Hyundai is having to deal with a class-action lawsuit filed in California by one owner who has accused the automaker of selling cars with safety features that they didn’t have.
The lawsuit filed in the U.S. District Court for the Central District of California, as reported by Car Complaints accuses the Korean automaker of falsely advertising the Hyundai Ioniq with Blind-Spot Collision-Avoidance Assist and Rear Cross-Traffic Collision-Avoidance Assist systems, While the actual cars, or at least the plaintiff’s Ioniq Limited, only comes with Warning systems.
The Assist systems are supposed to mitigate rear-cross traffic and blind-spot collisions by applying emergency brakes when necessary, while the Warning systems only warn the driver of imminent danger but do not themselves interfere with driving. The Complainant states that the Window sticker of his Ioniq Limited clearly states that his car should come with the Assist systems and not the Warning systems.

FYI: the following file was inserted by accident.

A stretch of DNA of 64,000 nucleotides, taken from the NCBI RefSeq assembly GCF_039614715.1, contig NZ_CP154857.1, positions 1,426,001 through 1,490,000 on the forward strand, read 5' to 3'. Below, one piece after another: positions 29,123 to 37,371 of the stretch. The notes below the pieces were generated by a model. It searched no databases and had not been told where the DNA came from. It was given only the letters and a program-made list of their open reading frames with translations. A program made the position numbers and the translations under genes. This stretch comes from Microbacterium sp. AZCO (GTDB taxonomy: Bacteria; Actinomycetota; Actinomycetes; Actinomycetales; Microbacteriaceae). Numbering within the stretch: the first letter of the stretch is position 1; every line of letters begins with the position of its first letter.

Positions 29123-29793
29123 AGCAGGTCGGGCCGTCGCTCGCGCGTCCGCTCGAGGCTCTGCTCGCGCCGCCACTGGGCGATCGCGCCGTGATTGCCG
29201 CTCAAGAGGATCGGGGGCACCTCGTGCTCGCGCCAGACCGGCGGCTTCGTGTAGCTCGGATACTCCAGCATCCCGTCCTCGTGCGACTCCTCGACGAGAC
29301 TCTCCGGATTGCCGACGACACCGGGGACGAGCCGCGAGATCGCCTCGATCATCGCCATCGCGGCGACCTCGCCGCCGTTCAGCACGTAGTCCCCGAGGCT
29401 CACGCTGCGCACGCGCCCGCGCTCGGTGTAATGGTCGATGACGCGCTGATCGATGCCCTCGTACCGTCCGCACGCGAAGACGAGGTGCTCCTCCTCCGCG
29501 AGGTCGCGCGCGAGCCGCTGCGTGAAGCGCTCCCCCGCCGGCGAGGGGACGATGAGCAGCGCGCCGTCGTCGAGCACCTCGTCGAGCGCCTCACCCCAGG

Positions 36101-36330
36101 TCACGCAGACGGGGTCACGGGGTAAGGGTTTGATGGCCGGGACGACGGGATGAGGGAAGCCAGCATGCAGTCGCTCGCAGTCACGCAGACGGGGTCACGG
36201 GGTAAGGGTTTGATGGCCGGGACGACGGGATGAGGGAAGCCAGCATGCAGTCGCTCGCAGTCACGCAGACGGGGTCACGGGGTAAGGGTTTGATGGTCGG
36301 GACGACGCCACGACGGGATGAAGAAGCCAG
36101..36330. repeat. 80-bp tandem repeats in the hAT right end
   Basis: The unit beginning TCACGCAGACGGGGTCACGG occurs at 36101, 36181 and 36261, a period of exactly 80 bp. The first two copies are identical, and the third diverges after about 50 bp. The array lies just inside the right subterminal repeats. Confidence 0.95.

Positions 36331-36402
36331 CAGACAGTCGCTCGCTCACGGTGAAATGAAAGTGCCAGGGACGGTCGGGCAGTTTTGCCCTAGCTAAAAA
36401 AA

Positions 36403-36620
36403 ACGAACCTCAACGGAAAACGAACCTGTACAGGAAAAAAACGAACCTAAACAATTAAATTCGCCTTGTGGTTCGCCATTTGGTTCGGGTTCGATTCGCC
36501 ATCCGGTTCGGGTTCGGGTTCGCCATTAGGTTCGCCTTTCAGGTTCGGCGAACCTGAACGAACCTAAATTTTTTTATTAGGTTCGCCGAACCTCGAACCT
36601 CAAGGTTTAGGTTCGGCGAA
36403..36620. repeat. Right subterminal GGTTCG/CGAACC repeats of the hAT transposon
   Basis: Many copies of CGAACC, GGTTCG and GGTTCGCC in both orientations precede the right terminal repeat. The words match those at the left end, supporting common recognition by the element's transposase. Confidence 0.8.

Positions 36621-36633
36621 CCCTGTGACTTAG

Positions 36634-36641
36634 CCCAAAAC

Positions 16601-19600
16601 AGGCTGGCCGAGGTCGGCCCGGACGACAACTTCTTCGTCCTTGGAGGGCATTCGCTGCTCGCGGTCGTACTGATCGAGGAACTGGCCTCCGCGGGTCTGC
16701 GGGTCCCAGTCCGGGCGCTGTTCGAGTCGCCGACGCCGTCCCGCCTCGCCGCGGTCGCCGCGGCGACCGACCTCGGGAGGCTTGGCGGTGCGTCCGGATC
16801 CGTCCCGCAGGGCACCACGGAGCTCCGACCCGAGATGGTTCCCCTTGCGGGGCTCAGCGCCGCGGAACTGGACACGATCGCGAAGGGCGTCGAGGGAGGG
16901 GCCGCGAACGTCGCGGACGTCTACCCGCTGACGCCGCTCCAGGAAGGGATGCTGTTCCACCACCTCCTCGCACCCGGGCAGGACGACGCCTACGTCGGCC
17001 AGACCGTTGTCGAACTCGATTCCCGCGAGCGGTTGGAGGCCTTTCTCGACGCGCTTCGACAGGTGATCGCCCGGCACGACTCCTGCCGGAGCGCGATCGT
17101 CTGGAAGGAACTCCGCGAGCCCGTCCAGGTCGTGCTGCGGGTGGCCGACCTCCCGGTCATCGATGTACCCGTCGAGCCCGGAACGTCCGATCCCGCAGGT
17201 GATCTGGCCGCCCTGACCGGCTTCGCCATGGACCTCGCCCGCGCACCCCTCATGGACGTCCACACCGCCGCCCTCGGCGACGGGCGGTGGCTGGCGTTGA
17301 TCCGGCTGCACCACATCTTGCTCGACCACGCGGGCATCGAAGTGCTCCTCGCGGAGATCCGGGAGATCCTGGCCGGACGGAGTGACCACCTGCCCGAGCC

Hyundai has stated, that should not be the case as these cars should come with Warning systems only. Car Complaints’ report does not show any photo of the window sticker in question, nor does it say which specific Hyundai Ioniq is involved in the lawsuit.
A quick look at Hyundai’s U.S. website shows that the Ioniq Hybrid SE, SEL, and Limited trims come with Blind-Spot Collision Warning (BCW) with Rear Cross-Traffic Collision Warning (RCCW) only. No Ioniq, whether it’s electric, hybrid, or plug-in hybrid, comes with Assist systems.
Meanwhile, the Ioniq owner has shown quite some distress, as according to him, he repeatedly contacted Hyundai about the issue but “nothing did any good and Hyundai offered no solutions or relief.”
The Hyundai Ioniq class-action lawsuit states that “Hyundai deceptively marketed, advertised, sold and leased the 2020 Ioniqs to customers nationwide. And those customers allegedly had no safe or practical method of confirming if the cars were equipped with the systems or verify if the systems functioned properly.”